This is an important idea because, as the book's editors observe in an introduction, "the mainstream media, and particularly television, have as their principal narrative convention the...interviewing of experts."
Benjamin Franklin apparently said: "Believe none of what you hear and half of what you see." For years we have been badgered by experts who think humans are causing dangerous global warming. But as this book demonstrates, experts are often influenced by the widely-held beliefs of their historical period.
The Experts Speak devotes entire chapters to confident expert pronouncements on the innate intellectual deficiencies of non-whites and women. There are sections about sexuality, menstruation, and masturbation that make it clear expert opinion can have far more to do with the era than with clinical facts. The book also does a good job of demonstrating that even the brightest among us can suffer from a lack of imagination.
Writing in 1762, the French philosopher Jean-Jacques Rousseau (then the author of the most widely read child-rearing manual of the time), declared that it was "Nature's law" that half of all children should die before their eighth birthday. "Why try to contradict it?" he asked.
In 1842, the Astronomer Royal of Great Britain (whose credentials looked like this: K.C.B., M.A., LL.D., D.C.L., F.R.S., F.R.A.S) dismissed an early ancestor of the modern computer as "worthless." In 1956, another Astronomer Royal declared the idea of space travel "utter bilge."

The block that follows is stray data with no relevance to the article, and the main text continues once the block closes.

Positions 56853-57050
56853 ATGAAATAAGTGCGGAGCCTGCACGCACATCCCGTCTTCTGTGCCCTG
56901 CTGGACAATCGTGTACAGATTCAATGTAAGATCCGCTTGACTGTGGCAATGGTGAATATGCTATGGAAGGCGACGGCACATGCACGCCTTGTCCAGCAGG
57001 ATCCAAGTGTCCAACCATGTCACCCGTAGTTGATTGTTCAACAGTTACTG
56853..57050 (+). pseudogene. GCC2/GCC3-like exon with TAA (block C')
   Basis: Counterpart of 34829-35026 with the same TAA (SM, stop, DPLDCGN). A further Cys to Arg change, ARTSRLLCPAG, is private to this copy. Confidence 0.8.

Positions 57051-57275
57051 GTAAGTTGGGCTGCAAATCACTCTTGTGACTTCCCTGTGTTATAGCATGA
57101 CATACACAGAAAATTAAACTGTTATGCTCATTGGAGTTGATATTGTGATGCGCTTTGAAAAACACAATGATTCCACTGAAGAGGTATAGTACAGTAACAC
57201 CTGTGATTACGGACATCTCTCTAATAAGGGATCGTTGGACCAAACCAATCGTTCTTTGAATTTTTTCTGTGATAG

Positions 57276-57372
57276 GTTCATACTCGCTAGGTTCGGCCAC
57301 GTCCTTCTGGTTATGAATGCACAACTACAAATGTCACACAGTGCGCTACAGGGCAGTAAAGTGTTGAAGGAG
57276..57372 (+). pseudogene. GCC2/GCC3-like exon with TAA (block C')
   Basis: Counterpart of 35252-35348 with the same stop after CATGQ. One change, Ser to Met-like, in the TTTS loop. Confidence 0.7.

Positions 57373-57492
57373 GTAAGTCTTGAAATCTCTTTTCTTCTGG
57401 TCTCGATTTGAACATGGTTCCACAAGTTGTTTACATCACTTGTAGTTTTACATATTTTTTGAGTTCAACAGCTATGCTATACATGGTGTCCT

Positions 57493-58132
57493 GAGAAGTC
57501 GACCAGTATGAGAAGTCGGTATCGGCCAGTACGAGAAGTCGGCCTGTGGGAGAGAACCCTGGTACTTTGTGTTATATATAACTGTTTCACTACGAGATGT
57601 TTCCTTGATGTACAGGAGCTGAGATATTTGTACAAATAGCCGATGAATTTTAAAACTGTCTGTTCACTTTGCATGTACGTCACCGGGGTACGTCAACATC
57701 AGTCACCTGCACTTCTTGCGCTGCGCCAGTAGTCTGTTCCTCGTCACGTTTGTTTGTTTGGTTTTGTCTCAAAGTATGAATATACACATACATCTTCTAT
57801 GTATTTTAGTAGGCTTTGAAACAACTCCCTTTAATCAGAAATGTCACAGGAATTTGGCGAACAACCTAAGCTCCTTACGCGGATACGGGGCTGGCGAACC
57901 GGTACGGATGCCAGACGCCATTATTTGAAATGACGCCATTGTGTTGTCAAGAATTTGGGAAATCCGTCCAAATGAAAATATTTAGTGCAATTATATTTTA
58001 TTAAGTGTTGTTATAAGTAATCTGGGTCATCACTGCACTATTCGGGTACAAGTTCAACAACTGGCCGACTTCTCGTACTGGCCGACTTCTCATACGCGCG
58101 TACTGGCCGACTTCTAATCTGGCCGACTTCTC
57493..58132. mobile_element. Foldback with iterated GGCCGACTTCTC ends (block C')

After participating in a 1876 trial call, the President of the United States acknowledged that the telephone was "an amazing invention" but wondered: "who would ever want to use one of them?" In 1878 a committee of the British Parliament dismissed Edison's light bulb as "unworthy of the attention of practical or scientific men." And in 1895, Lord Kelvin, a mathematician and physicist who was then also President of the British Royal Society (the crème de la crème of British science), decreed that airplanes were "impossible."
The scientific press has also been wrong. In 1891, Scientific American declared the Panama Canal "a thing of the past" and predicted that nature would "soon obliterate all traces" of it. In 1909, it mused that "the automobile has practically reached the limit of its development." A year later, it characterized as "wildest exaggeration" the idea that aircraft would revolutionize naval warfare.
In 1915, Scientific American backed the wrong horse in a discussion about the future of bi-planes versus single-winged monoplanes. In 1940, it denounced a physics professor's ideas about rocket-propelled bombs as "too far-fetched to be considered" – even though they inspired the V-1 and V-2 German rockets used during World War II.
In his autobiography Mark Twain observed:
In religion and politics people's beliefs and convictions are in almost every case gotten at second-hand, and without examination, from authorities who have not themselves examined the questions at issue but have taken them at second-hand from other non-examiners, whose opinions about them were not worth a brass farthing.These comments surely apply to the global warming discussion (which contains elements of both religion and politics). One hundred years hence, the experts who are now promoting a catastrophic view of global warming will perhaps be proved correct. Alternatively, this entire topic may be reduced to an embarrassing historical footnote.
Either way, it's clear that accepting the word of experts – rather than thinking things through for ourselves - is a really dumb idea.
>> Scientists' opinions are sometimes irrelevant
>> Scientific organizations - should we trust them?
>> NASA's mistaken glacier info
>> The big picture: the Y2K lesson